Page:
Summer in a Bowl: Chilled Fruit Soup

By Susan Barocas

When I told my college-aged son that I was writing down the recipe for one of our summertime favorites, fruit soup, he asked why I needed a recipe. Just put every fruit you like in the food processor with more watermelon than anything else, he said. In truth, that is pretty much what I do. But for the sake of encouraging others to enjoy this refreshing taste of chilled summer goodness, I have created the recipe — one that’s much longer on instructions than ingredients.

The key to this soup is the watermelon base because of its water content and natural sweetness. It also gives the soup its great color. How much of what fruits you add beyond watermelon is completely up to your taste and even what fruits you have lying around. My favorites are honeydew melon and pineapple with a couple of peaches. Some people add banana, but to me, it gets bossy in the bowl and takes over the lovely light flavors of the other fruits.

I do avoid blending in any berries because straining out the seeds is too much work for me during summertime’s easy livin’. However, adding whole blueberries, raspberries or blackberries or a few slices of strawberries to individual bowls when serving bring color, texture, and pops of flavor to the party. You can also add a few ribbons of chopped mint before serving if you like.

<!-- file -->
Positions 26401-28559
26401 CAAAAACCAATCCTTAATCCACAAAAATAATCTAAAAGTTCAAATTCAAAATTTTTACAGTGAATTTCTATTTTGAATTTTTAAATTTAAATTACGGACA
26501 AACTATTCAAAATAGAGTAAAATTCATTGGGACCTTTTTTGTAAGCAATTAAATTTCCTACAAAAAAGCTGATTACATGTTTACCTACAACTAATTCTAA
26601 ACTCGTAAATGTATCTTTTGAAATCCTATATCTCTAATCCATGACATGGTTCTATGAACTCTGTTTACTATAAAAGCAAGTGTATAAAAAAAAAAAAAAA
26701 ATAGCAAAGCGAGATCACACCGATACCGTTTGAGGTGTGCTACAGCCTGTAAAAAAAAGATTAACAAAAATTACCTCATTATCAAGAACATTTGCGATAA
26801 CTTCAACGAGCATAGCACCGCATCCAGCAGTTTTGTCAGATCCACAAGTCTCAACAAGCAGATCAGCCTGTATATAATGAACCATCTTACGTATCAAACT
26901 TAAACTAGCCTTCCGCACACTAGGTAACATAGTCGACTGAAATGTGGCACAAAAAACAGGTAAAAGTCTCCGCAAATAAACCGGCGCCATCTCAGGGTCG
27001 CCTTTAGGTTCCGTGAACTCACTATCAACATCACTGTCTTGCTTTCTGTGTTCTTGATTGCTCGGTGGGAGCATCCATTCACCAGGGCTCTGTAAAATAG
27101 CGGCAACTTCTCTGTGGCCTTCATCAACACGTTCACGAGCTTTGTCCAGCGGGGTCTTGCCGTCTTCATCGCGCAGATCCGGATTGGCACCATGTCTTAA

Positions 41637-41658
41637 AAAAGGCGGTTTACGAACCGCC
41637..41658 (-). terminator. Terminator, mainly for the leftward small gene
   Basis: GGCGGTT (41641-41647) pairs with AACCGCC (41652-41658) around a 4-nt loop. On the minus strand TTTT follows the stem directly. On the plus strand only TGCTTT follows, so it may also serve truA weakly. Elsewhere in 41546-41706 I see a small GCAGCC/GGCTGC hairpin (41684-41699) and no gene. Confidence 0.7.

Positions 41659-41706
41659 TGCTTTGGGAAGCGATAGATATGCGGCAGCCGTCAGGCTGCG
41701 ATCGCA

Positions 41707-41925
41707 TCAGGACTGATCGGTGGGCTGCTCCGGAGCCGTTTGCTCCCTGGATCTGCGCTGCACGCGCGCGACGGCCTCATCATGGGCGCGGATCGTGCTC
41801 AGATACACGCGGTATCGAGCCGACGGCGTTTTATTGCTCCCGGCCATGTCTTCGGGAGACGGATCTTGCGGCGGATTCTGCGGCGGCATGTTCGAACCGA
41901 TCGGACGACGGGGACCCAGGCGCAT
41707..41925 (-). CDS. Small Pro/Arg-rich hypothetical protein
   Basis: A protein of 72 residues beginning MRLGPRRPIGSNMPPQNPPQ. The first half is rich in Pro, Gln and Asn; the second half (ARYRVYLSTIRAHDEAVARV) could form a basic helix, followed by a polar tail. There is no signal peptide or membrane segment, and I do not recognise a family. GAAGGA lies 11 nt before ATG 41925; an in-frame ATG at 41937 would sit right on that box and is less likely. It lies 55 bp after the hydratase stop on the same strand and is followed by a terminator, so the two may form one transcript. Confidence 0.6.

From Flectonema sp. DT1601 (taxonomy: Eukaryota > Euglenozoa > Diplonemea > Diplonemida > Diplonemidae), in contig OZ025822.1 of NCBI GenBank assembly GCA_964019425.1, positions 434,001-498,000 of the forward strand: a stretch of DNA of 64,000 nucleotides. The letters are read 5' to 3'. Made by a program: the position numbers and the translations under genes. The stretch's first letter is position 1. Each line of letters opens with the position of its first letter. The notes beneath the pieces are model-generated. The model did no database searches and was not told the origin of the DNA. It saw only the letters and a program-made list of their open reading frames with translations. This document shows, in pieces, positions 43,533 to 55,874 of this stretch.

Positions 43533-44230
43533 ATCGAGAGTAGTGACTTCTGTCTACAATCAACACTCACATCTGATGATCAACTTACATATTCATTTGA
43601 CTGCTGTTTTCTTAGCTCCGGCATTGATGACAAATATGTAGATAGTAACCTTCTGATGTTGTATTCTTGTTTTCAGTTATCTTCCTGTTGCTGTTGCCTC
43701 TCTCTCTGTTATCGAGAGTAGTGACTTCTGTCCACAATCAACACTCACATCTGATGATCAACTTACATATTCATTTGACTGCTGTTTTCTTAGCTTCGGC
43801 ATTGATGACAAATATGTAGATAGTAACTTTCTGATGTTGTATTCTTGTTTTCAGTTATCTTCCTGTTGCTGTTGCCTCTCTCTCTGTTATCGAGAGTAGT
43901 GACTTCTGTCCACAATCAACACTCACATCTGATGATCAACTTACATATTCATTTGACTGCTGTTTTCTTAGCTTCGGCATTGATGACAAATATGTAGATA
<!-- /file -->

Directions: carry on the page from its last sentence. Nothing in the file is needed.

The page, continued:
Keep in mind that the measurements are approximate, and I always try to make extra because this is a leftover you want! Eat it as is for breakfast or lunch the next day or blend in a little yogurt, some protein powder and whatever else you like for a morning smoothie. Mix some in a glass with sparkling water for a refreshing drink, adding some vodka or rum to turn your fruit sparkler into an adult treat. And you can freeze the soup into popsicles for even more summer pleasure.

Makes 8 – 9 cups.

8 cups watermelon chunks, no seeds or rind (about ½ a medium melon)
6 cups other fruit, such as pineapple, melons, peaches, nectarines, and apricots, peeled, pitted, seeded, and cut into chunky pieces.

The easiest way to do this is to put all the cut up and measured fruit into a large bowl, then add in 4-5 reasonable batches to a food processor fit with the steel blade. Make sure each batch has at least half watermelon pieces going in. Process until the mixture seems smooth and then pulse several times to further break down any small pieces and pulp hiding in the bottom. Stir to hunt down any remaining lumps and process more if necessary. Put the processed mixture into it in a second large bowl and repeat until all the fruit is processed. Stir the mixture in the second bowl very well to blend. Taste to make sure you like the flavor, processing and adding fruit until it tastes just right to you.

Serve the soup very chilled, garnished with berries and/or mint.

Photo by Susan Barocas.